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PEOPLE v. McDANIELS.
The defendant was charged with the murder of one Lenon Morris. A jury found him guilty with a recommendation of life imprisonment, and he has appealed from the judgment and from an order denying his motion for a new trial.
On the evening of October 9, 1944, the appellant and Morris, both negroes, were gambling in a small cabin located about 60 feet to the rear of a saloon in East Bakersfield. They were seated at a small round table and were playing a game known as ‘Cotch’, in which the dealer was supposed to deal the cards from the bottom of the deck. It appears that in the last game played Morris, who was the dealer, claimed the pot and that the appellant accused him of having dealt himself a card from the top of the deck instead of the bottom. The appellant stood up and drew a pistol from his pocket, and Morris also arose, moved to his left around the bable toward the door, and went out through the door. While this was going on the appellant fired four shots at Morris, three of which struck him. Morris ran or stumbled some 60 feet to the rear steps of the main building, where he fell dead. Two of the bullets which struck Morris entered from the front, one going through his right arm and into his chest and the other entering near the joint between the breast bone and the collar bone. The third bullet, which caused his death, entered from the back and severed the major blood vessels of the neck. It was apparently fired when the deceased was in a stopping position.
The appellant remained on the premises until he was arrested. He admits firing these shots and that he took the money in the last pot from the table. He claimed that he was entitled to this as the deceased had ‘fouled his hand’ by dealing the last card from the top of the deck, and that he shot only in self-defense. He now contends that the evidence is not sufficient to support a verdict of first degree murder and that, in any event, this shooting arose out of a sudden quarrel or heat of passion and that the judgment should be reduced to one of conviction of voluntary manslaughter.
Appellant's claim of self-defense is based upon his testimony that he saw the deceased deal the last card from the top; that he accused the deceased of so doing and claimed the pot; that an argument ensued which grew hotter and hotter; that while he was standing up and demanding the pot the deceased shoved the table over against him ‘with his left hand and that his right hand went beneath the table toward his lap or right pants pocket’; that seeing this motion he believed that the deceased was armed and was attempting to draw a weapon; and that in fear of his life he drew his pistol and fired four shots at the deceased as fast as he could fire them. It is then argued that the fact that one shot struck the deceased in the back might have a reasonable explanation in that the deceased, in trying to get out of the door, would necessarily have to first move around the table until he came to a point where he could turn toward the door, and that he received the bullet in the back during the fraction of a second while he was making this turn.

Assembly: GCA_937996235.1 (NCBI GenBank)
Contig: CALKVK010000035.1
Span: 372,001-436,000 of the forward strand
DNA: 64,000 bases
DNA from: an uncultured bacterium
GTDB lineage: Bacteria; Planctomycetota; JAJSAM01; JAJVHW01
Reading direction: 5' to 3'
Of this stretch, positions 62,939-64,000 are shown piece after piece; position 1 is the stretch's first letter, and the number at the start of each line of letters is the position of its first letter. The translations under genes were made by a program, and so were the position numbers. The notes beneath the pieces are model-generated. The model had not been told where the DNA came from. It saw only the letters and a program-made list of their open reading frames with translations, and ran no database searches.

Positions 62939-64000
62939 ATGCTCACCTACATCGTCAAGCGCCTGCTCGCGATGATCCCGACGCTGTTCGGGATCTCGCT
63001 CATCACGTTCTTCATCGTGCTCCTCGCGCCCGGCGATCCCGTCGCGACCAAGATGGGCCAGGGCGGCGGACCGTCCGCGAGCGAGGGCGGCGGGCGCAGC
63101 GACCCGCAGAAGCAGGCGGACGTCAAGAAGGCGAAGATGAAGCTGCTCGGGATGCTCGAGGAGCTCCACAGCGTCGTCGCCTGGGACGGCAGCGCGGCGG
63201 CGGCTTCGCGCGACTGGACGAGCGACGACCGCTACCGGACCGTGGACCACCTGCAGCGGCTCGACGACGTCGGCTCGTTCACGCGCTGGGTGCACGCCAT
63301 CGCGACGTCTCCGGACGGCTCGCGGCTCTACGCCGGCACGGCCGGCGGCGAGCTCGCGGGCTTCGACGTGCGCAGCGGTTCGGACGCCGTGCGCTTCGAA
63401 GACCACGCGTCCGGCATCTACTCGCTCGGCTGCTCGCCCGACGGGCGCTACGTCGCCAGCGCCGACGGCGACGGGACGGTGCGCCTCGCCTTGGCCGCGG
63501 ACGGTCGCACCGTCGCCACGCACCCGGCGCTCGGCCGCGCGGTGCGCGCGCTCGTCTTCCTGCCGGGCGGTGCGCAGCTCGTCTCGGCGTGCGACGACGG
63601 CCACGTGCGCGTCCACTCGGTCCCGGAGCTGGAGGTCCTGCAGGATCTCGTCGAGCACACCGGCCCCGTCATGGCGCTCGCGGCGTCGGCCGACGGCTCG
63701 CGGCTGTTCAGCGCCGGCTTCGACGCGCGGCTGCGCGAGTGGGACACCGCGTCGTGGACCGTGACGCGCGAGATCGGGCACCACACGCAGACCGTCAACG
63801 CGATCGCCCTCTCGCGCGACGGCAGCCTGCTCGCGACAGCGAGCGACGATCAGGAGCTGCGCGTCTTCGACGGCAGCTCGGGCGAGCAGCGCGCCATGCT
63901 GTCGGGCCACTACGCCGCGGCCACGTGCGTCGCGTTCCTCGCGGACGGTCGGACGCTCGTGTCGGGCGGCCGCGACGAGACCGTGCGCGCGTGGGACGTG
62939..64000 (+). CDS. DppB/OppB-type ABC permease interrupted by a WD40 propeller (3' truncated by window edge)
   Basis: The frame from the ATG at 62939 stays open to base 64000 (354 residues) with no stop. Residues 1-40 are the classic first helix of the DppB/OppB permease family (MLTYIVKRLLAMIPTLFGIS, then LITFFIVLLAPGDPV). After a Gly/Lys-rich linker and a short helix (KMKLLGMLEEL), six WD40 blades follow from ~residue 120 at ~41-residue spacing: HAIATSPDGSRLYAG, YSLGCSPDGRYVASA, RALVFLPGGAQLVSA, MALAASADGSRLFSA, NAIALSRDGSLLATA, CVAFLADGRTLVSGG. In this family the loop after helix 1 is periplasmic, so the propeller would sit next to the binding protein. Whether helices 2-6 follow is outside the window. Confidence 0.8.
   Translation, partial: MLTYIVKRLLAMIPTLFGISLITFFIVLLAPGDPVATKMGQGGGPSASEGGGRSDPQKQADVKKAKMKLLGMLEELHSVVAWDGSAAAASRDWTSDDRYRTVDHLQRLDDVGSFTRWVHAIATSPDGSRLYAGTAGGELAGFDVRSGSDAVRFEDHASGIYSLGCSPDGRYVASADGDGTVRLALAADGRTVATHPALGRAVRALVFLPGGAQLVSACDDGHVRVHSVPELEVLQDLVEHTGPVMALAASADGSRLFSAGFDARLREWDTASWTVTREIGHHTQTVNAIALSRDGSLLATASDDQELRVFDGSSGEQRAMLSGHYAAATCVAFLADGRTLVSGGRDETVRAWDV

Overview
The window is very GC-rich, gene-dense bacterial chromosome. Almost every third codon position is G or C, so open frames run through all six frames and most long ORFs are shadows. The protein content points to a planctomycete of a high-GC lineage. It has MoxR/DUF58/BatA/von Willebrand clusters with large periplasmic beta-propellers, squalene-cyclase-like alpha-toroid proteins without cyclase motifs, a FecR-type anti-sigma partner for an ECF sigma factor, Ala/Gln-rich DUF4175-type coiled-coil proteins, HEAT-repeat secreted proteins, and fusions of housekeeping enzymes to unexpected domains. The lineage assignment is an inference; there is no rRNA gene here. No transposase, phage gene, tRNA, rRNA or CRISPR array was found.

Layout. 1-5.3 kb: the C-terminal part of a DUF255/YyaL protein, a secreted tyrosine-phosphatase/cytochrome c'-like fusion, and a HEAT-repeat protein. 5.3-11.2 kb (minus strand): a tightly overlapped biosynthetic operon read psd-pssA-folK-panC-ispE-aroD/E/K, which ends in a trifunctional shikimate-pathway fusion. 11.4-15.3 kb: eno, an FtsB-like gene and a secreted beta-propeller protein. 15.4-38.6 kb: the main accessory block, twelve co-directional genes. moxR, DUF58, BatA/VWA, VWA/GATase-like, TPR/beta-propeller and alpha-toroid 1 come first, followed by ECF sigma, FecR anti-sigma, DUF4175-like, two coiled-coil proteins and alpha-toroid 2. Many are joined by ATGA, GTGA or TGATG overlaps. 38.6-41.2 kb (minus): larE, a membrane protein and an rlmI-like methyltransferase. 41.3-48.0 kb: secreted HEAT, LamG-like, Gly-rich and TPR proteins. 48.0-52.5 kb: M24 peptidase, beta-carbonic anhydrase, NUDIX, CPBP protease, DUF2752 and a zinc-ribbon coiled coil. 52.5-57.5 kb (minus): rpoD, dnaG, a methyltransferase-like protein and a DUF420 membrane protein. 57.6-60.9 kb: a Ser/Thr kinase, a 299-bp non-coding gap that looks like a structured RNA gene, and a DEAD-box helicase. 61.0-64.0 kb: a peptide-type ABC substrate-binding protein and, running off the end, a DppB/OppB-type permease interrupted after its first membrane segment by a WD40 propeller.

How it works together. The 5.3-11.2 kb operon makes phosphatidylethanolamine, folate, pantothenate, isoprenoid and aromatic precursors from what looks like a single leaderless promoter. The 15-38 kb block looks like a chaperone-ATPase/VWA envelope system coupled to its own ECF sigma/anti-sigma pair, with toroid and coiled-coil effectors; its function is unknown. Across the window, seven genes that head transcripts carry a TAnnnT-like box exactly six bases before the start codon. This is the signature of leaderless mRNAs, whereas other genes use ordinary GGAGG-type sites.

Assuming that this explanation was a reasonable one, the evidence as a whole, including the appellant's testimony, justifies other inferences and suggests another explanation which is equally, or more, reasonable. From all of the circumstances, and in light of all of the testimony, an inference could well be drawn that when the appellant drew his pistol the deceased started for the door, that he was stooping over in a natural effort to avoid the bullets being fired at him, and that the fatal shot struck him in the back as he was going out the door or soon thereafter. No gun was found on the deceased. Another witness, who was seated at the table when the trouble started, testified that when she first saw the gun in the appellant's hand the deceased was seated just where he had been playing, that he had not moved, and that his hands were ‘up on the table, spreading his money out, you know, putting it together, just greenbacks and had some change there, but he was fumbling with the greenbacks' with both hands. The appellant had previously stated to the officers that when he fired the first shot the deceased was sitting down or in the act of rising, and that when he fired the second shot the deceased's hands were at his side. The appellant also made a statement at the time he was arrested, which need not be repeated here, which indicates that he had considerable animosity toward the deceased. The matters of self-defense and shooting under heat of passion presented questions of fact for the jury and the evidence is entirely sufficient to support its findings.